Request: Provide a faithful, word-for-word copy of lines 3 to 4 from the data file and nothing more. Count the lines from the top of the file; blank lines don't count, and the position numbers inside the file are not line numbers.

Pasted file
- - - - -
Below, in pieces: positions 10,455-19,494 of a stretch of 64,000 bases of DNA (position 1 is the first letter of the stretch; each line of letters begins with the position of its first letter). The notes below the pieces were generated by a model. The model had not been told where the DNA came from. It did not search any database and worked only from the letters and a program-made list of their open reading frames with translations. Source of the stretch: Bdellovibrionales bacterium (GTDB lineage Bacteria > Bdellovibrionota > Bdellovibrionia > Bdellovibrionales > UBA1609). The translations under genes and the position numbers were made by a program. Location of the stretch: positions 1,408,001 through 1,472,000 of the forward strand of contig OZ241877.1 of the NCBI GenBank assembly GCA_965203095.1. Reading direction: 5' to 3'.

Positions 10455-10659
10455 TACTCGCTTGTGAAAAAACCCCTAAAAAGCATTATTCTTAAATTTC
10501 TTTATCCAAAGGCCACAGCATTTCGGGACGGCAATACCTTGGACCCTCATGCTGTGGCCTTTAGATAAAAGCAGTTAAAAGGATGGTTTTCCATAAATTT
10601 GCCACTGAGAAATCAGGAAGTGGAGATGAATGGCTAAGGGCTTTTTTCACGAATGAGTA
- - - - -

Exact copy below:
10455 TACTCGCTTGTGAAAAAACCCCTAAAAAGCATTATTCTTAAATTTC
10501 TTTATCCAAAGGCCACAGCATTTCGGGACGGCAATACCTTGGACCCTCATGCTGTGGCCTTTAGATAAAAGCAGTTAAAAGGATGGTTTTCCATAAATTT